The Changing Face of Ed. Advocacy, Plus Evergreen State News

By Andrew Ujifusa — May 21, 2012 2 min read
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If you thought that Education Week reporters Stephen Sawchuk and Sean Cavanagh did a great job in their first installment last week on new education advocacy groups, check out “The Changing Face of Education Advocacy” again this week to read more about the way these groups are operating in local school board races and their relationship with teachers’ unions. In Colorado, for example, Stand for Children and the Colorado Education Association have a more interesting relationship than you might think. It’s very important reading.

In fact, mentioning Stand for Children is a perfect segue into a piece of news from last Friday: Stand for Children’s Washington state chapter, which in 2008 endorsed outgoing Democratic Gov. Christine Gregoire and largely backed Democrats in the 2010 state legislative races, announced it had decided to endorse GOP gubernatorial nominee Rob McKenna, over Democrat and former congressman Jay Inslee.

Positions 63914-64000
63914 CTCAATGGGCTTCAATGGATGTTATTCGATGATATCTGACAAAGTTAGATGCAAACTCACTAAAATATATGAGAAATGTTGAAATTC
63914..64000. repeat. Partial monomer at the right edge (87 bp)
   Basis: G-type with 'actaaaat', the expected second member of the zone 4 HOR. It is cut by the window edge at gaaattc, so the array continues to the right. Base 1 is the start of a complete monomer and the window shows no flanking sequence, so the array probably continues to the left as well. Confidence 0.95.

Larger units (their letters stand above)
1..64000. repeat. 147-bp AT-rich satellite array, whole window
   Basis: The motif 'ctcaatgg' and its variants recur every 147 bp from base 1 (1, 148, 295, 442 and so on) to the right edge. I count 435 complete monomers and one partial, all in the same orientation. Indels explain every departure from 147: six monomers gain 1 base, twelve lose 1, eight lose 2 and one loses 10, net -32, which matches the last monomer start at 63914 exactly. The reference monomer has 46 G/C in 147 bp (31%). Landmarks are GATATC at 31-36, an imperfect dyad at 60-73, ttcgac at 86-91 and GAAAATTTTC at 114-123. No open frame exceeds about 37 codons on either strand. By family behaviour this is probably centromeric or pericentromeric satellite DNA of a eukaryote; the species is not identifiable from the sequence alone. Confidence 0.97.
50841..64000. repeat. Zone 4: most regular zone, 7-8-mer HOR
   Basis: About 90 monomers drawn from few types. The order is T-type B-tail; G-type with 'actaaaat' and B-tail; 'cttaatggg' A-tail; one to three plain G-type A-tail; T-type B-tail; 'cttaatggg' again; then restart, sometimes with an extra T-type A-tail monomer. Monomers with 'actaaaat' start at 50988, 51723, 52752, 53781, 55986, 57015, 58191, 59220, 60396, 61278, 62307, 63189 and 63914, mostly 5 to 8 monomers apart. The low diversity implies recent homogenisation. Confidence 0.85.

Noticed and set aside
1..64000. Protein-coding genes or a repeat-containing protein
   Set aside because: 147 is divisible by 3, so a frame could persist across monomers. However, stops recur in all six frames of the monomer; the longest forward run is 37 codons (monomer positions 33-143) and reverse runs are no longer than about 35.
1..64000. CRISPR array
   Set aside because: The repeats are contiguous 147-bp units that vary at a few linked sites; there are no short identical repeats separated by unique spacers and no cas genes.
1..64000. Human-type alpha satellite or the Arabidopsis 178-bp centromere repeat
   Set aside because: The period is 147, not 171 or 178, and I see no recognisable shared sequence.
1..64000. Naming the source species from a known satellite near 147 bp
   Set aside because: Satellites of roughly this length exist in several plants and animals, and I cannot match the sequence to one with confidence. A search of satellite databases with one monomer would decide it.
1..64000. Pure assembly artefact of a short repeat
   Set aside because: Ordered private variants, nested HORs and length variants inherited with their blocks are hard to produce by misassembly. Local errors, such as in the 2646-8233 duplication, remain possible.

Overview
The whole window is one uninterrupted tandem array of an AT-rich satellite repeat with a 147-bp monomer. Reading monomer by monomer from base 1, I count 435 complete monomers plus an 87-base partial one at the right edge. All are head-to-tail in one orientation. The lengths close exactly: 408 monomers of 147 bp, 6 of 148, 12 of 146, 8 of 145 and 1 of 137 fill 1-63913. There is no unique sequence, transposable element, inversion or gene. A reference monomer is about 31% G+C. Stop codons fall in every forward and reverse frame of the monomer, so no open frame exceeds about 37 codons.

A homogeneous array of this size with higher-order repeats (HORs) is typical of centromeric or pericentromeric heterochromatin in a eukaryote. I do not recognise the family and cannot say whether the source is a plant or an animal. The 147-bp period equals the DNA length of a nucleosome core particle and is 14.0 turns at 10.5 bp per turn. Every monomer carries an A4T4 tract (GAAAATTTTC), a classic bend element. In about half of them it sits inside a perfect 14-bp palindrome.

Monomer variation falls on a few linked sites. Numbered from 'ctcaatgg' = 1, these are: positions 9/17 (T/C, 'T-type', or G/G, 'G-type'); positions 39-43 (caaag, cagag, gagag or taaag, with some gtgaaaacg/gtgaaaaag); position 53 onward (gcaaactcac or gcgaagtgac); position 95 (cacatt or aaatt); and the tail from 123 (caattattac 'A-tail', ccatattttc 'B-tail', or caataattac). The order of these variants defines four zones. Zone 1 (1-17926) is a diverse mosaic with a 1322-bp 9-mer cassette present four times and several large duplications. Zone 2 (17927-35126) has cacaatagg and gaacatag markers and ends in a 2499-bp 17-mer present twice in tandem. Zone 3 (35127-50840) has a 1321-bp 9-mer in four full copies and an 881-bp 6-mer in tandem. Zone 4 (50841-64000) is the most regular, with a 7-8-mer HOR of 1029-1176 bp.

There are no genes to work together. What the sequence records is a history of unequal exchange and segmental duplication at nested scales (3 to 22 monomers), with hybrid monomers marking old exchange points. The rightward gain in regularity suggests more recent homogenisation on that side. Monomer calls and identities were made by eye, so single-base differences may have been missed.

In a May 18 statement accompanying the endorsement announcement, Jennifer Vranek, a board member of the group’s political action committee, stressed that as a lifelong Democrat she “struggled” with the decision. But the key language in the statement from the group’s executive director, Shannon Campion, does not sound particularly conflicted: “McKenna is incredibly aligned with our policy goals for kids, has the track record of entrepreneurial leadership, and will make improving outcomes for students and closing the achievement gap a top priority for his administration. ... Our kids need and deserve a governor who will put them first.”

Stand for Children in Washington said it conducted a “blind taste test” among its members by showing them answers to its questionnaire from Candidate A and Candidate B and having them pick their preferred candidate before they knew their names. McKenna turned out to be the candidate with the best flavor, winning 50 percent of respondents, compared to only 38 percent for Inslee. Logic tells us that in the advocacy group’s view, Inslee would put children somewhere other than first, although perhaps that’s an unfair linguistic quibble.

Savvy readers of Education Week will remember that I touched on the Evergreen State’s gubernatorial race in an April article. The piece mentioned that on some education issues it was hard to tell Inslee and McKenna apart, and McKenna even went so far as to accuse Inslee of pinching his ideas. How much Stand for Children’s endorsement will mean is up for debate, but it shouldn’t come as a shock to any student of these advocacy-related battles.

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A version of this news article first appeared in the State EdWatch blog.